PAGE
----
Mark Hominick: Yeah, it's just outside London, Ontario, so it's like an hour and a half drive so it's definitely nice fighting in the same time zone, no flight, no added pressure in that way and having the hometown crowd behind me is always a benefit.

Luke Thomas: Certainly, I think your fight, it didn't go your way, but I believe pundits would agree as well but your fight in some way outshone the Georges St. Pierre / Jake Shields fight. Do you feel like it was your hometown, you were super-prepared - you did a ton of media. Do you feel disappointed with the effort? I'm not here to criticize, but was it falling short of your own expectations?

Mark Hominick: You know what, no. I think I proved a lot to myself as a fighter. I proved a lot to the UFC, I proved a lot to the fans. I was a 5-1 underdog in that fight. I wasn't supposed to get out of that first round but in the fifth round, I was moments away from wearing that world title belt so it was an eye opener for a lot of people and it's weird how you can have momentum coming off a loss but I feel that. I felt like my career really took off with that fight and now it's my responsibility to carry that momentum forward for Saturday night.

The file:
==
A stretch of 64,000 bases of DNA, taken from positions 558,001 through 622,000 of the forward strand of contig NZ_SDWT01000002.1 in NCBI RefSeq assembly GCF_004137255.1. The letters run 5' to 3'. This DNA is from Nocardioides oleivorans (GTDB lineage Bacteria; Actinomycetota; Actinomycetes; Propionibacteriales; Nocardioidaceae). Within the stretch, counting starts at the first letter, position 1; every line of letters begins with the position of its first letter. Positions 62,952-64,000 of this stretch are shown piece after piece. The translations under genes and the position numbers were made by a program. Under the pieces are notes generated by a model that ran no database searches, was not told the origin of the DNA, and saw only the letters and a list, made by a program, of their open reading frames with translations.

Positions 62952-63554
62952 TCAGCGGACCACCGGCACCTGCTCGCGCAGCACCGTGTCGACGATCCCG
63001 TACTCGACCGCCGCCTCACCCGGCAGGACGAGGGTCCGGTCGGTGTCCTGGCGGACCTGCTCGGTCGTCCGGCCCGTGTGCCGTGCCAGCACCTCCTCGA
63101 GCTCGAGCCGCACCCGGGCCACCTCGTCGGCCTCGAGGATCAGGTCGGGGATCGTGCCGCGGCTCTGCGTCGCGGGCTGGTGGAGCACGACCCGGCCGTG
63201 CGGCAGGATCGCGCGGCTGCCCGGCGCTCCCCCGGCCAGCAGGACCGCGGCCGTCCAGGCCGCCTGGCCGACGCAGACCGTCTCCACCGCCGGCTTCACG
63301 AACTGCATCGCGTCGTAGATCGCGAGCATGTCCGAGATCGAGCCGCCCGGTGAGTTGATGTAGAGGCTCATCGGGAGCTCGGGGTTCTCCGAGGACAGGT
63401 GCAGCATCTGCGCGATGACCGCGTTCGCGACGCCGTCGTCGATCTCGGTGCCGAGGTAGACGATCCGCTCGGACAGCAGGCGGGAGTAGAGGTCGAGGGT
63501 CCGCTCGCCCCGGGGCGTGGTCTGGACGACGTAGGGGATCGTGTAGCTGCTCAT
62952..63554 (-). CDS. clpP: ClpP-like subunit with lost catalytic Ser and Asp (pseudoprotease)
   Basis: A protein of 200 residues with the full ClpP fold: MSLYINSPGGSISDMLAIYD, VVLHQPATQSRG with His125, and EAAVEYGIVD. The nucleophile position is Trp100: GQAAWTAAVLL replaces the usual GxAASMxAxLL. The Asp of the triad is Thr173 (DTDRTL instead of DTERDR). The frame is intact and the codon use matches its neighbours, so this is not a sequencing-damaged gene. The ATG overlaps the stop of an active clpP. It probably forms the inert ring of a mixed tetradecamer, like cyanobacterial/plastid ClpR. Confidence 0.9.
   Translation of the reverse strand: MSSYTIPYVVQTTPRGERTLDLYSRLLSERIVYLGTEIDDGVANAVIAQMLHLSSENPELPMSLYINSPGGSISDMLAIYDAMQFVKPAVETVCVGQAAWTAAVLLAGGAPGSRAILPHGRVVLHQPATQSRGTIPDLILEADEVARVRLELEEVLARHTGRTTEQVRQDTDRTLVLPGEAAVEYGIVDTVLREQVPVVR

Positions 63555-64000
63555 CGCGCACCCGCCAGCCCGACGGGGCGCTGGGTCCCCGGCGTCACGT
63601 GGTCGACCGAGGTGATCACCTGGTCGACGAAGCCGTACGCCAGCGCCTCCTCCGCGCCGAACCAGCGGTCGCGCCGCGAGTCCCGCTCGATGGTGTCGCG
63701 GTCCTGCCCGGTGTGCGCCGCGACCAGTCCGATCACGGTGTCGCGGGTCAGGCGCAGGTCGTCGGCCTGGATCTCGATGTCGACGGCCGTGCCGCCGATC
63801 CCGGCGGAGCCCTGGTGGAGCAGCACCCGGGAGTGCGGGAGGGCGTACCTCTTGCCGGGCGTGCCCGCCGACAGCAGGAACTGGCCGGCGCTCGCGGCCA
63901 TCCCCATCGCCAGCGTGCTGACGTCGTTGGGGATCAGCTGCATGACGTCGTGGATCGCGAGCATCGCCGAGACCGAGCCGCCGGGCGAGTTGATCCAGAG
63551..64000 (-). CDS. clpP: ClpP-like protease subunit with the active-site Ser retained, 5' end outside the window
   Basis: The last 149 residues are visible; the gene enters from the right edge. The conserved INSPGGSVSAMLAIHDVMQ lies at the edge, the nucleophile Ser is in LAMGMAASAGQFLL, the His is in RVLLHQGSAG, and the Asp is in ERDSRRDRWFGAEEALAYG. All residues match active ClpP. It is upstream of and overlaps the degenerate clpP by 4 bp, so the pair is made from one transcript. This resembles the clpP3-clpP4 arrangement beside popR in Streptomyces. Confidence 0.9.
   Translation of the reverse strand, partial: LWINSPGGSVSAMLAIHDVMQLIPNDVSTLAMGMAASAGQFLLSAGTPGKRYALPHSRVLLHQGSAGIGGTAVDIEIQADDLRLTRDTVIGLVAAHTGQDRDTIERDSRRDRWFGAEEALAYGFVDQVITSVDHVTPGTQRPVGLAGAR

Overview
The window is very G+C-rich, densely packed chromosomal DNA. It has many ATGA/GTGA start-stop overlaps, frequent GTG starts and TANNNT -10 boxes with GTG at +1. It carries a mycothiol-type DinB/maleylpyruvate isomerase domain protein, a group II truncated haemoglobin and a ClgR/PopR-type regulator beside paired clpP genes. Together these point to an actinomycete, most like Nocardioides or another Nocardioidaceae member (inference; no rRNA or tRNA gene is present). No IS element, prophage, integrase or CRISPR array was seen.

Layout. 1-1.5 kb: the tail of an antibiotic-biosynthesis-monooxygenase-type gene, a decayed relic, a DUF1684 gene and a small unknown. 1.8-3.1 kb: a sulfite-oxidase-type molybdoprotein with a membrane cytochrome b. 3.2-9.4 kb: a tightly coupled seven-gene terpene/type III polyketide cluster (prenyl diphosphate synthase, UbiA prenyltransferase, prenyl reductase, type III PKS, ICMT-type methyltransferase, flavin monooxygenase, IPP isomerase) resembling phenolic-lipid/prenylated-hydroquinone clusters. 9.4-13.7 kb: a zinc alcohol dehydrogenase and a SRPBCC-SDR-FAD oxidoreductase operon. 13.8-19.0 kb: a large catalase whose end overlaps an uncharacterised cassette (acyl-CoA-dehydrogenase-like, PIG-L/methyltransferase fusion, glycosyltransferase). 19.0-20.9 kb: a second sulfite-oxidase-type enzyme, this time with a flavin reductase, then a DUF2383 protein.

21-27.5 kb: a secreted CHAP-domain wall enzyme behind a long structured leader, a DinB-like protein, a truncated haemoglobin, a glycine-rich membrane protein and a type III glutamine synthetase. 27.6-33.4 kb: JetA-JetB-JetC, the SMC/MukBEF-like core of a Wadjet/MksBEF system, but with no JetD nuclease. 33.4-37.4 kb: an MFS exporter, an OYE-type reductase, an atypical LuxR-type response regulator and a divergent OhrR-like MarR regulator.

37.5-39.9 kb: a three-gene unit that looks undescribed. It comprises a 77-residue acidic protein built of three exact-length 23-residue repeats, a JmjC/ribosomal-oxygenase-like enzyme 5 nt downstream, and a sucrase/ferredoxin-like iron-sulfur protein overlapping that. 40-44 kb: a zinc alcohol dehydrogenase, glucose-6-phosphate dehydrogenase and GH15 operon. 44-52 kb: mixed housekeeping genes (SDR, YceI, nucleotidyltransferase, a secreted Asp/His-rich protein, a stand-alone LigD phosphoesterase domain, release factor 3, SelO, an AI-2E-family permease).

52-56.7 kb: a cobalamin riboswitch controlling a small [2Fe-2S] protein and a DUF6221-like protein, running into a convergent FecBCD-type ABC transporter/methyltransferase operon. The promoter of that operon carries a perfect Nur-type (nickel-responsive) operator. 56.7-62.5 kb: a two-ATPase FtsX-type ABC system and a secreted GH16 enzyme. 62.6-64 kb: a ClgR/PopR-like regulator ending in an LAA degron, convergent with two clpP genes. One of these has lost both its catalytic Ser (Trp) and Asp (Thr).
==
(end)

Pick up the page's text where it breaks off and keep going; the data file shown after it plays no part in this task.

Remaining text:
Luke Thomas: How close do you feel you were to stopping Aldo in that fifth round?

Mark Hominick: You know, it's hard to say. I was giving everything, every last effort but he's the champion and he's a champion for a reason. I think he hung out there, hung out in that last round knowing he was ahead and trying to take as little damage as he could but yeah, I was pushing the pace. I was trying to put him away and we got "Fight of the Night" and it was going down in history as one of the better fights in the UFC.

Luke Thomas: One more question about Aldo and then we'll move on to more contemporary matters I guess. Aldo is facing Chad Mendes not too long from now. What chance do you give Mendes against Aldo?

Mark Hominick: You know what, at first I was leaning towards Mendes but the more I break down the fight, I think Aldo's got the skills to beat him. If you look at the fight with Urijah, I think it's gonna be very similar to that and if you look at Mendes, he's only had 10 fights so he's  been very dominant in all those fights sp we've never really seen him in trouble. How's he gonna react when Aldo puts him in trouble and I think Aldo's got that fight.